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How do electric guitarists go about finding their preferred tone? There are so many different variables you can manipulate: guitar body, strings, pickups, pickup height, picks, effects, amps, microphone arrangement, etc., etc., etc. And what's more, each change can be difficult (resoldering), costly (buying new equipment), time-consuming (finding and testing equipment, bringing it home, setting it up), subtle, and dependent on all the other equipment you have!

(I admit I'm asking more out of curiosity. I use modeling software and I can't imagine how I would go about experimenting in real life without tons of time and money to burn!)

There's no standard way to experiment, that's why it's experimenting :P. –  Matthew Read Mar 30 '12 at 2:33
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closed as not constructive by American Luke, Matthew Read Mar 30 '12 at 2:33

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1 Answer

up vote 8 down vote accepted

Basically, we use the vast amount of recorded guitar music as a guide. We listen to the guitarists who have come before us and use their tones to help us to make educated guesses as to how to achieve the tones we want. A lot of the times, certain gear is closely identified with certain players and certain sounds. Here are some examples of pieces of gear and players closely associated with them (this is, obviously, very non-comprehensive; if you feel I've made an egregious omission, leave a comment):

  • Fender Stratocaster (or Strat-like guitars): Jimi Hendrix, Eric Clapton, Jeff Beck, Richie Blackmore, David Gilmore, Mark Knopfler, Stevie Ray Vaughn
  • Gibson Les Paul: Jimmy Page, Slash, Billy Gibbons, Ace Frehley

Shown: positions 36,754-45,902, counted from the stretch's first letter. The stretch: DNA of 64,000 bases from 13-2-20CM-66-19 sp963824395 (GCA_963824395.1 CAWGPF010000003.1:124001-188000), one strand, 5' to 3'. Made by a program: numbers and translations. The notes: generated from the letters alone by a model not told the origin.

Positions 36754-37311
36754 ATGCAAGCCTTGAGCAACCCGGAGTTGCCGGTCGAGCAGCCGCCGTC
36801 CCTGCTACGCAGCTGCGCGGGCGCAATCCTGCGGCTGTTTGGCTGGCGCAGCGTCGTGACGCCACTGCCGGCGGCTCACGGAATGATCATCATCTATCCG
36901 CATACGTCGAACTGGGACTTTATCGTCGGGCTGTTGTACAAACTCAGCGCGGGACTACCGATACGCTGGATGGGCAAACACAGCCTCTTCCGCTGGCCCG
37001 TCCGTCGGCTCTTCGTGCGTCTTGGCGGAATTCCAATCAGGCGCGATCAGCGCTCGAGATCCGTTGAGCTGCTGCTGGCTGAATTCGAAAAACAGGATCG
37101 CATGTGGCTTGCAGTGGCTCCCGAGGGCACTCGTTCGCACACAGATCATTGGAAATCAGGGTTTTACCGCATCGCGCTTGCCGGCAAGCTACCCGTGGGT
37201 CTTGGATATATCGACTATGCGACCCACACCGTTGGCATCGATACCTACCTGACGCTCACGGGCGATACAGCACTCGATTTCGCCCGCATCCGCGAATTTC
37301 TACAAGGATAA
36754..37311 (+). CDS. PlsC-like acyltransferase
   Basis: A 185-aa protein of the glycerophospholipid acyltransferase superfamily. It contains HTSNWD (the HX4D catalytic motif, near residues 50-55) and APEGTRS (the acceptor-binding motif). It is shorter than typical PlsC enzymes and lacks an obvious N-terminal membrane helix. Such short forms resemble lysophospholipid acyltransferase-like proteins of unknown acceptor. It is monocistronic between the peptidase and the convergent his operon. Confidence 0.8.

• Fender Telecaster: Keith Richards, Bruce Springsteen
  • Marshall Amps: Hendrix, Slash, Angus Young

I could go on and on associating gear and players, but my point is, if I want a sound approximating that of, say, Slash, then I don't go looking to buy a Strat. I go buy a Les Paul and a Marshall JCM-800, and I'm 95% of the way there.

Even if I don't want Slash's tone exactly, I know what a Les Paul sounds like. I've heard dozens of players playing Les Pauls, and I've spent enough time in guitar stores just fiddling around on them, so if I pick up a Les Paul, I pretty much know what kinds of sounds I'm going to be able to get. And that works in reverse, too: if I have a particular sound in mind, I can guess with reasonable accuracy what kinds of guitars (and amps, and pedals, etc.) will be capable of producing that sound.

But look: for most of us, most of the time, if we get 95% of the way towards the tone we're looking for, that's good enough. Some players obsess over every last subtlety of tone: Eric Johnson, famously, claims he can tell the difference between the brands of batteries he uses in his effects pedals---but then he's got the time and the money to worry about such things. For me, I'm going to be playing in a club with bad acoustics, through an aging sound system with a house sound engineer who may or may not care about my tone, in front of a crowd who I hope is getting good and drunk. The circumstances of the environment completely wash out any subtle details in my tone. And so instead of focusing on getting exactly the right combination of gear and settings, I spend my time focusing on the quality of my performance.

Very helpful, thanks! –  Archagon Mar 30 '12 at 3:01
I gave you +1 for the last half of your last paragraph... –  awe Mar 30 '12 at 11:42
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